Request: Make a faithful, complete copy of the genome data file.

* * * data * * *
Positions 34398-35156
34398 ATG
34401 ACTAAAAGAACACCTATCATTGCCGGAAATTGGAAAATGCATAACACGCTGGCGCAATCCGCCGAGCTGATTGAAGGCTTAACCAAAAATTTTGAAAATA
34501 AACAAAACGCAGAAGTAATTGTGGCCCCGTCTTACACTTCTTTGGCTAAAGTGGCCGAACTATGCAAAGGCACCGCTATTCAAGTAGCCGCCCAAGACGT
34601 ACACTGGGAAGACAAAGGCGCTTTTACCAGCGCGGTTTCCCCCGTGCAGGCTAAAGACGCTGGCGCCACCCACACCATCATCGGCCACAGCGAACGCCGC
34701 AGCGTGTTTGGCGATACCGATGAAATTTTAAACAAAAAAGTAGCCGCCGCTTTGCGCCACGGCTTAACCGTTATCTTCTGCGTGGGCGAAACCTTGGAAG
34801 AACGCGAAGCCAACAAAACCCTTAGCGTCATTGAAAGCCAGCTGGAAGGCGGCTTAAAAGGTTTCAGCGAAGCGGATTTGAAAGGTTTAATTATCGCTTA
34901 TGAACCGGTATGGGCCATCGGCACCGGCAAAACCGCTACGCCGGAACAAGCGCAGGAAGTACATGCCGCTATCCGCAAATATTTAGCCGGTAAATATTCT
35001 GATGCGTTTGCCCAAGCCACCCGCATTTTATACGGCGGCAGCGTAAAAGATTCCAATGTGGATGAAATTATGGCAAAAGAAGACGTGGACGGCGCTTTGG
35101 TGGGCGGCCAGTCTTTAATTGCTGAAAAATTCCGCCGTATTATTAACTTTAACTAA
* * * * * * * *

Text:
Positions 34398-35156
34398 ATG
34401 ACTAAAAGAACACCTATCATTGCCGGAAATTGGAAAATGCATAACACGCTGGCGCAATCCGCCGAGCTGATTGAAGGCTTAACCAAAAATTTTGAAAATA
34501 AACAAAACGCAGAAGTAATTGTGGCCCCGTCTTACACTTCTTTGGCTAAAGTGGCCGAACTATGCAAAGGCACCGCTATTCAAGTAGCCGCCCAAGACGT
34601 ACACTGGGAAGACAAAGGCGCTTTTACCAGCGCGGTTTCCCCCGTGCAGGCTAAAGACGCTGGCGCCACCCACACCATCATCGGCCACAGCGAACGCCGC
34701 AGCGTGTTTGGCGATACCGATGAAATTTTAAACAAAAAAGTAGCCGCCGCTTTGCGCCACGGCTTAACCGTTATCTTCTGCGTGGGCGAAACCTTGGAAG
34801 AACGCGAAGCCAACAAAACCCTTAGCGTCATTGAAAGCCAGCTGGAAGGCGGCTTAAAAGGTTTCAGCGAAGCGGATTTGAAAGGTTTAATTATCGCTTA
34901 TGAACCGGTATGGGCCATCGGCACCGGCAAAACCGCTACGCCGGAACAAGCGCAGGAAGTACATGCCGCTATCCGCAAATATTTAGCCGGTAAATATTCT
35001 GATGCGTTTGCCCAAGCCACCCGCATTTTATACGGCGGCAGCGTAAAAGATTCCAATGTGGATGAAATTATGGCAAAAGAAGACGTGGACGGCGCTTTGG
35101 TGGGCGGCCAGTCTTTAATTGCTGAAAAATTCCGCCGTATTATTAACTTTAACTAA